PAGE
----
Trish and Wally Franklin have always looked out for whales. Here they’re on a whale research expedition in Hervey Bay. Photo by Jeff Dawson.
Trish and Wally Franklin have always looked out for whales. Here they’re on a whale research expedition in Hervey Bay. Photo by Jeff Dawson.

Conserving an ancient culture

Wally Franklin reckons that the way to look after whales is to look after humans.

"To get it right for the whales, we've got to get it right for ourselves," he told The Echo. "We need the same thing, a healthy planet. We must realise that we are a part of the fabric of life."

Wally and his wife Trish were recently presented with a Lifetime Dedication Award from the International Fund for Animal Welfare at an awards night in Brisbane. The awards are presented to Australians who have made an outstanding contribution to animal welfare.

Wally and Trish, who live at Belongil, have been migrating to Hervey Bay in Queensland every winter since 1988 to research the humpback whales that swim up from the Antarctic for mating and birthing. They founded The Oceania Project which is dedicated to the conservation and protection of whales, dolphins and the oceans and both Wally and Trish are using their research as the basis for a PhD through Southern Cross University.

For 23 years they've run the project's whale research expedition where information is gathered by them and paying participants.

"We charter a vessel each year and we spend six to 10 weeks amongst the whales," Wally said.

People help fund their research by paying to be aboard and assisting in the actual research.

"The real powerhouse behind the research is Trish," Wally said. "She came up with the concept of the study. She did all the observation and photography. She's brought these whales alive. We now have information on 3000 individual whales and life histories on 600 whales."

The pair's fascination with whales was triggered by Peter Shenstone's story The Legend of the Golden Dolphin in the mid 70s. They consequently became aware of the huge slaughter that had taken place from 700AD right up to the 1970s.

"We were horrified at the huge impact this 1200 years of whaling had had - with hardly any awareness among humans," Wally said. "We virtually wiped out all the great populations of slow-moving whales - the sperm, bowhead and humpback whales."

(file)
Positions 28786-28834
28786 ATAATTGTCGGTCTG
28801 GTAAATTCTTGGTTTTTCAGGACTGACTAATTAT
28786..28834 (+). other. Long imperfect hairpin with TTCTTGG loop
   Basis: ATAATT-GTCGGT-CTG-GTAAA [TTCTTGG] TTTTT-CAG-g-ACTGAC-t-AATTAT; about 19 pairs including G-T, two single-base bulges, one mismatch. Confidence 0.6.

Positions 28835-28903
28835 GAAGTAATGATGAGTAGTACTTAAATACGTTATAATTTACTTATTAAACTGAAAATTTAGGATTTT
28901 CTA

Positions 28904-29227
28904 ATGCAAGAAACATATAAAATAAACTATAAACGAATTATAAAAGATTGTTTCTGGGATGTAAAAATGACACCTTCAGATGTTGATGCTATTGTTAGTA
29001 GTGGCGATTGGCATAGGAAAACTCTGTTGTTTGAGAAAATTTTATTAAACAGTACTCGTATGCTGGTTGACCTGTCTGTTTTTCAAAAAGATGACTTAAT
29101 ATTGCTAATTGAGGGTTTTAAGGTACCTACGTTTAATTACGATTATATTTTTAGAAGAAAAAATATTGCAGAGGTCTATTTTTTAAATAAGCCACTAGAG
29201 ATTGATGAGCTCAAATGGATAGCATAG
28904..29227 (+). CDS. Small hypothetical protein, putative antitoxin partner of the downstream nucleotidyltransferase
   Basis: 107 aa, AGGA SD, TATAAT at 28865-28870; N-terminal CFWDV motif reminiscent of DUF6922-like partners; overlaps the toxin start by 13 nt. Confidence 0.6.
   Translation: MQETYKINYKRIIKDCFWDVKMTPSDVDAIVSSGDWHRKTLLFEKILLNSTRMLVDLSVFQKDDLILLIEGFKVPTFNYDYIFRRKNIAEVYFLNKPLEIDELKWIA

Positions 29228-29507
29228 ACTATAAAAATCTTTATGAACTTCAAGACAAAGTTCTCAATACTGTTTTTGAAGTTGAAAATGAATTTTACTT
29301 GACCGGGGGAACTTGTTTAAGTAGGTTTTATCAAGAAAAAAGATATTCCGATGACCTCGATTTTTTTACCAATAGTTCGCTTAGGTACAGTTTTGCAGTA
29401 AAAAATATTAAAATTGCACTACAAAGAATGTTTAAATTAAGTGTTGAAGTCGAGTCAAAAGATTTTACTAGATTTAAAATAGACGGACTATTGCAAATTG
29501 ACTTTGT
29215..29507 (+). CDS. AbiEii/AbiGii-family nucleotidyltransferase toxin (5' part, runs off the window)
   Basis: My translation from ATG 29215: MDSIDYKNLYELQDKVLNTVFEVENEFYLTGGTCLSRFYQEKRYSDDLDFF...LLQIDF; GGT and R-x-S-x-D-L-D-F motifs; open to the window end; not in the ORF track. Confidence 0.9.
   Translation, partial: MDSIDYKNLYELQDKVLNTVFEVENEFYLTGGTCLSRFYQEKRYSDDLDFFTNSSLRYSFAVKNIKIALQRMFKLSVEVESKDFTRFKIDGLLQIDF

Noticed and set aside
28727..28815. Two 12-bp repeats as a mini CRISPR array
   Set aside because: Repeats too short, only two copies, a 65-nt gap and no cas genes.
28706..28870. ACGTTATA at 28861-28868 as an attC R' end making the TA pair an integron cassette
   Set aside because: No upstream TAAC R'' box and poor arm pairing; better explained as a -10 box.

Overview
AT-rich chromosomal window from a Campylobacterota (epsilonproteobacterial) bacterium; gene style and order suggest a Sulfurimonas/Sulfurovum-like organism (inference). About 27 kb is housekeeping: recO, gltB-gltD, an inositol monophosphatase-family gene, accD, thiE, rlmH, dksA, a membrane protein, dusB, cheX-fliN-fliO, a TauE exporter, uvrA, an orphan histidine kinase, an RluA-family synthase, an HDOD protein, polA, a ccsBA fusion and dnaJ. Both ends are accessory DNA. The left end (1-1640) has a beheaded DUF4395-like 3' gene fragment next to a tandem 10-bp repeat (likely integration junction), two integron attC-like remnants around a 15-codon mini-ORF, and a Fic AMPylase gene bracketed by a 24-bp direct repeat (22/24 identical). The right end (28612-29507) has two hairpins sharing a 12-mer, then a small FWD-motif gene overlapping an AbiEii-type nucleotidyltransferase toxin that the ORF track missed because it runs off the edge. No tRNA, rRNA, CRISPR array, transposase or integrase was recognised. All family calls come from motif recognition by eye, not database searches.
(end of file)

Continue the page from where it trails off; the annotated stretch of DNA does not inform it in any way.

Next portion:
The slaughter rapidly increased after the Second World War when ships had the technology to go to the Antarctic where great populations of whales feed.

"We did in 25 years what it had taken 700 years for others to do," Wally said referring to modern whaling techniques that decimated whale populations.

Having lived in Belongil since 1987 ("We bought when you could afford to buy here,") Wally is well aware of the irony of living on the very street where Byron's whaling industry took place.

"The train would pull the whales up for flensing (gutting and cleaning). It was a tourist attraction," he said. "Whaling only stopped in eastern Australia because we ran out of whales. In '59, '60 and '61, the Russians took 25,000 humpbacks from the Southern Ocean that they didn't report to the IWC. That brought about a collapse of whaling on the east coast of Australia. They were near extinction. The Australian group of humpbacks were down to 150 individuals at the end of whaling. There are now 14,000 but there's a long way to go to get back to anywhere near the original number."

In the mid-80s the Franklins became involved with the First Fleet Re-enactment Voyage with Wally as the executive director.

"We learned a lot about sailing ships and whales. In fact, the core of the First Fleet was two British military ships and nine whaling ships.

"We learned that the most potent way to experience whales was to get on ships. We used sailing ships from the re-enactment in our research for the first five years we went to Hervey Bay," Wally said.

"Our first encounters with humpbacks in Hervey Bay had a profound impact on Trish and me. These whales were evolved to their present form 12-23 million years ago. They'd figured out how to live in a harmonious relationship with their environment. We've much to learn from them. We're dealing with an ancient culture," Wally said.

Many of the dangers facing whales are the same ones facing humanity - impact on food supply by climate change and the destruction of habitat through pollution.

"There are also worrying increases in the number of whales being caught in fishing lines and whales being struck by vessels," he said. "And the acoustic environment - our activities are creating incredible noise in the ocean which is affecting their communication. We need to be totally aware of our actions on the fragile ecosystem of the whole planet."

For more information on The Oceania Project (and the whale research expeditions) visit

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